All eyes though, are on tonight's headliner. With over thirty albums spread over five decades to her name not to mention a lifetime of raising awareness on numerous humanitarian issues from gay rights to the recent war in Iraq, her iconic status is second to none. Still looking sprightly at seventy-five years of age, she cuts a diminutive, captivating figure throughout her performance. Accompanied by just a microphone and acoustic guitar, every word uttered is treated with the utmost respect by the respectfully silent throng out front. Having such an extensive back catalogue of material to choose from makes it inevitable some people's favourites will get left out, and while the omission of 'Diamonds And Rust' is a minor talking point later, an impeccable 'Silver Dagger' coupled with a flawless rendition of 'It's All Over Now Baby Blue' more than make up for it.
While Sunday's line up was perhaps the least mouthwatering (on paper at least), Radio 2 Folk Singer Of The Year Bella Hardy kickstarts the day in pleasant fashion over on the main stage. The suited and booted Ukulele Orchestra Of Great Britain follow joyously, delivering renditions of Blur's 'Song 2' and Lady GaGa's 'Born This Way' among many others in their own unique style.
One of the worst clashes of the weekend sees Flo Morrissey in The Den up against Joan Armatrading on the Main Stage. Being so impartially indecisive we catch the first twenty minutes of Morrissey's excellent set, which evokes visions of a young Hope Sandoval at her most elegiac before hotfooting over to catch the back end of what could out to be one of Armatrading's last performances. While the inevitable calls for biggest hit 'Love And Affection' are initially met with disdain before it's eventually played towards the end, we're more taken aback by her incredible guitar technique which fuses Hendrix style licks with Delta blues influences.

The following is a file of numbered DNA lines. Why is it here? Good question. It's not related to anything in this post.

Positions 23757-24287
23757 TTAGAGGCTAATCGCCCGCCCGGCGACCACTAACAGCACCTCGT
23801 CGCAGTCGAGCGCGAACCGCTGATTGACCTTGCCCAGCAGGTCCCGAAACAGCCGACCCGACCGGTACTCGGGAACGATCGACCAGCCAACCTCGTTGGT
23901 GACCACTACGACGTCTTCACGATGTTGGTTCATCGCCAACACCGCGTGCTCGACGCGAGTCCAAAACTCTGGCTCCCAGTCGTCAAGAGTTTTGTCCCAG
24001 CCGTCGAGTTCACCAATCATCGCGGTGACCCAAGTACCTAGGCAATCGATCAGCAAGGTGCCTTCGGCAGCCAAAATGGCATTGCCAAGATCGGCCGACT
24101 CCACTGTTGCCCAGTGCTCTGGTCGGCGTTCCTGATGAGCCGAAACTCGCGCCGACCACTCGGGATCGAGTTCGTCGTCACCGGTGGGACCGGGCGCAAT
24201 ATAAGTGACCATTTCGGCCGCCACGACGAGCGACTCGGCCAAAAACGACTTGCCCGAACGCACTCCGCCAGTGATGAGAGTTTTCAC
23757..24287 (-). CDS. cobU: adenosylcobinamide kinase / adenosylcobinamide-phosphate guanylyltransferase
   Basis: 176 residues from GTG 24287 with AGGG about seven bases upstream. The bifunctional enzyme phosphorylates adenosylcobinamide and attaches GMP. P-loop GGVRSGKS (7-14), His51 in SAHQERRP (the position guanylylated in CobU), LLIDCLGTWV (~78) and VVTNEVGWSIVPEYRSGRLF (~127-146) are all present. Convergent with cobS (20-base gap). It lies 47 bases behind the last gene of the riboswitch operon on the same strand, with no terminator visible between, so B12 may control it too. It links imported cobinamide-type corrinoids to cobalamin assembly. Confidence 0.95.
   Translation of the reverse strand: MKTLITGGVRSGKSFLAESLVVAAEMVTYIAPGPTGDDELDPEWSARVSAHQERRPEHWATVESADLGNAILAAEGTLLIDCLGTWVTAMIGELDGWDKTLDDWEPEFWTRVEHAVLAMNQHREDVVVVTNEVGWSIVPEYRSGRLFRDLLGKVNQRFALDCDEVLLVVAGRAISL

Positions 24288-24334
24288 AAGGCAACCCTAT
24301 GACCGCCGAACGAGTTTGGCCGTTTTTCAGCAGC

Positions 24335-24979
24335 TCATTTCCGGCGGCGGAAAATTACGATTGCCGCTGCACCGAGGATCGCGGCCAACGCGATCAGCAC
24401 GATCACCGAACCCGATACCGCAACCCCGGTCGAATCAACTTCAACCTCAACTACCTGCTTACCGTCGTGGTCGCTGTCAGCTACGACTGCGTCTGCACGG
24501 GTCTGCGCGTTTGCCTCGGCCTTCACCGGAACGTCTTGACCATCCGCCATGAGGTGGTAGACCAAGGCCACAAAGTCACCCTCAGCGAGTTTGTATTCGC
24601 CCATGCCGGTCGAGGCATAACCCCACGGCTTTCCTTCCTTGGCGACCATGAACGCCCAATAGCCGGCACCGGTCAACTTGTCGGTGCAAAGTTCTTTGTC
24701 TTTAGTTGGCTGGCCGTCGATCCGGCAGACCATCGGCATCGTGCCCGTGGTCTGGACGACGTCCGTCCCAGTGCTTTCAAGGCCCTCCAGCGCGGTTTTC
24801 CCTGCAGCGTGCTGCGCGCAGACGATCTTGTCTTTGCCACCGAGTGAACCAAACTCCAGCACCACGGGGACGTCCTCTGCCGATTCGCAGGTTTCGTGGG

Mother and daughter Chris & Kellie While, taking a break from their duties in The Albion Band to promote new LP Indigo, also put on a delightful performance over in the Club Tent. Keston Cobblers Club also attract one of the largest crowds of the weekend to the second stage. So large in fact, that DiS struggles to get in and we head off in search of entertainment and enlightenment elsewhere.
The less said about this evening's headliner the better other than it seems a bizarre choice based on one admittedly massive hit single. Nevertheless, after Van Morrison closed last year's festival Passenger filling the same slot has an anticlimactic ring about it and CoCo & The Butterfields energetic fusion of folk, hip hop and jazz in the Club Tent seems more appealing.
Nevertheless, minor gripes aside, this year's event was a hugely enjoyable success. And with planning already underway for 2016's shindig, who's to say the 52nd edition of this national institution won't be its finest yet?
Photo by Katrina Morley.